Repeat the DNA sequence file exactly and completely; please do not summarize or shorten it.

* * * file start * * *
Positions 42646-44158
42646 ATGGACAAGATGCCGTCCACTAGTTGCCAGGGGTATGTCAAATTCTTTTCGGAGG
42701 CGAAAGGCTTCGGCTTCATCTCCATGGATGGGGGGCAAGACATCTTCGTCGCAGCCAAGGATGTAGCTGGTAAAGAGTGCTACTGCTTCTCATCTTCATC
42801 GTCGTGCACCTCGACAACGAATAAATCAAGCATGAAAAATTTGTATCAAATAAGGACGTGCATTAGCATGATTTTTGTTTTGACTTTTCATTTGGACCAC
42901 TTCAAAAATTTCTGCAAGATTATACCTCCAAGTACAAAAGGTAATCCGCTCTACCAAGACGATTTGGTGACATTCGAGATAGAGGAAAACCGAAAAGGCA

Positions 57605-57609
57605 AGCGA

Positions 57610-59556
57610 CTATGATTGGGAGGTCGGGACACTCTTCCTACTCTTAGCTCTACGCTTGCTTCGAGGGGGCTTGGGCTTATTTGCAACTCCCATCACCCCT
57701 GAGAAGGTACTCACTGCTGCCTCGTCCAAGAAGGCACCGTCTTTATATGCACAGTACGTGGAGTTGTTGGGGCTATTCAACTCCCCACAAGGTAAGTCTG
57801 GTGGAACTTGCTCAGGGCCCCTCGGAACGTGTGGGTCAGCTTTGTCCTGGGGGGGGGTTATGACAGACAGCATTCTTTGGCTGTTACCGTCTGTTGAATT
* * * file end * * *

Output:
Positions 42646-44158
42646 ATGGACAAGATGCCGTCCACTAGTTGCCAGGGGTATGTCAAATTCTTTTCGGAGG
42701 CGAAAGGCTTCGGCTTCATCTCCATGGATGGGGGGCAAGACATCTTCGTCGCAGCCAAGGATGTAGCTGGTAAAGAGTGCTACTGCTTCTCATCTTCATC
42801 GTCGTGCACCTCGACAACGAATAAATCAAGCATGAAAAATTTGTATCAAATAAGGACGTGCATTAGCATGATTTTTGTTTTGACTTTTCATTTGGACCAC
42901 TTCAAAAATTTCTGCAAGATTATACCTCCAAGTACAAAAGGTAATCCGCTCTACCAAGACGATTTGGTGACATTCGAGATAGAGGAAAACCGAAAAGGCA

Positions 57605-57609
57605 AGCGA

Positions 57610-59556
57610 CTATGATTGGGAGGTCGGGACACTCTTCCTACTCTTAGCTCTACGCTTGCTTCGAGGGGGCTTGGGCTTATTTGCAACTCCCATCACCCCT
57701 GAGAAGGTACTCACTGCTGCCTCGTCCAAGAAGGCACCGTCTTTATATGCACAGTACGTGGAGTTGTTGGGGCTATTCAACTCCCCACAAGGTAAGTCTG
57801 GTGGAACTTGCTCAGGGCCCCTCGGAACGTGTGGGTCAGCTTTGTCCTGGGGGGGGGTTATGACAGACAGCATTCTTTGGCTGTTACCGTCTGTTGAATT